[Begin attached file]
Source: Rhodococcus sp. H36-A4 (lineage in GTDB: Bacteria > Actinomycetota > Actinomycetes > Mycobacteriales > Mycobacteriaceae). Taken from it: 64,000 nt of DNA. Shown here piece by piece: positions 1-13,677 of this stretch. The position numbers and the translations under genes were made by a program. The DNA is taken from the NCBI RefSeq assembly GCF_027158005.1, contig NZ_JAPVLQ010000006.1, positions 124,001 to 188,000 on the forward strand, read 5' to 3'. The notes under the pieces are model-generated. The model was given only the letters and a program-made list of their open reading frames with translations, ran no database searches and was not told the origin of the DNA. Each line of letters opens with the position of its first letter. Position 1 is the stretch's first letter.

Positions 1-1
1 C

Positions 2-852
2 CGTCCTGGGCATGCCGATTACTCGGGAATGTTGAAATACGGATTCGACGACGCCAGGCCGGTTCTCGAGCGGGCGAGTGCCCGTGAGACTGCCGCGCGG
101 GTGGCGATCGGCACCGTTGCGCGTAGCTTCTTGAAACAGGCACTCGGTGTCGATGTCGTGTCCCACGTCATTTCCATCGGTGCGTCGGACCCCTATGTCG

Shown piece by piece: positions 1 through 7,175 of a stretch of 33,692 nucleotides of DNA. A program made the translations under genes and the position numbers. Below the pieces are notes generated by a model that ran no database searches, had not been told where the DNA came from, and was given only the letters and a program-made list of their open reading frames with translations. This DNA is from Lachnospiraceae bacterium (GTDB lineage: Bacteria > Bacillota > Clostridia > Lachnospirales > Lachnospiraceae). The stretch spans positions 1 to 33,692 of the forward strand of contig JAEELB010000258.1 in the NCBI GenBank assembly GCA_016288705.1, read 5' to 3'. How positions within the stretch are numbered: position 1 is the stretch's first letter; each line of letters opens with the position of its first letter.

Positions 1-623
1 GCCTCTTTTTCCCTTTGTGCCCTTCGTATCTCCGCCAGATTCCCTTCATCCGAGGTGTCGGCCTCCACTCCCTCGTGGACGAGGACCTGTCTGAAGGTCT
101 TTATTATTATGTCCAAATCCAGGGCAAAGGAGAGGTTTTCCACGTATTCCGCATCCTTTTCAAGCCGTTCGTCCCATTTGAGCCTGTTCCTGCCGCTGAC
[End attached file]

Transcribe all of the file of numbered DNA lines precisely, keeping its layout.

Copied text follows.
Source: Rhodococcus sp. H36-A4 (lineage in GTDB: Bacteria > Actinomycetota > Actinomycetes > Mycobacteriales > Mycobacteriaceae). Taken from it: 64,000 nt of DNA. Shown here piece by piece: positions 1-13,677 of this stretch. The position numbers and the translations under genes were made by a program. The DNA is taken from the NCBI RefSeq assembly GCF_027158005.1, contig NZ_JAPVLQ010000006.1, positions 124,001 to 188,000 on the forward strand, read 5' to 3'. The notes under the pieces are model-generated. The model was given only the letters and a program-made list of their open reading frames with translations, ran no database searches and was not told the origin of the DNA. Each line of letters opens with the position of its first letter. Position 1 is the stretch's first letter.

Positions 1-1
1 C

Positions 2-852
2 CGTCCTGGGCATGCCGATTACTCGGGAATGTTGAAATACGGATTCGACGACGCCAGGCCGGTTCTCGAGCGGGCGAGTGCCCGTGAGACTGCCGCGCGG
101 GTGGCGATCGGCACCGTTGCGCGTAGCTTCTTGAAACAGGCACTCGGTGTCGATGTCGTGTCCCACGTCATTTCCATCGGTGCGTCGGACCCCTATGTCG

Shown piece by piece: positions 1 through 7,175 of a stretch of 33,692 nucleotides of DNA. A program made the translations under genes and the position numbers. Below the pieces are notes generated by a model that ran no database searches, had not been told where the DNA came from, and was given only the letters and a program-made list of their open reading frames with translations. This DNA is from Lachnospiraceae bacterium (GTDB lineage: Bacteria > Bacillota > Clostridia > Lachnospirales > Lachnospiraceae). The stretch spans positions 1 to 33,692 of the forward strand of contig JAEELB010000258.1 in the NCBI GenBank assembly GCA_016288705.1, read 5' to 3'. How positions within the stretch are numbered: position 1 is the stretch's first letter; each line of letters opens with the position of its first letter.

Positions 1-623
1 GCCTCTTTTTCCCTTTGTGCCCTTCGTATCTCCGCCAGATTCCCTTCATCCGAGGTGTCGGCCTCCACTCCCTCGTGGACGAGGACCTGTCTGAAGGTCT
101 TTATTATTATGTCCAAATCCAGGGCAAAGGAGAGGTTTTCCACGTATTCCGCATCCTTTTCAAGCCGTTCGTCCCATTTGAGCCTGTTCCTGCCGCTGAC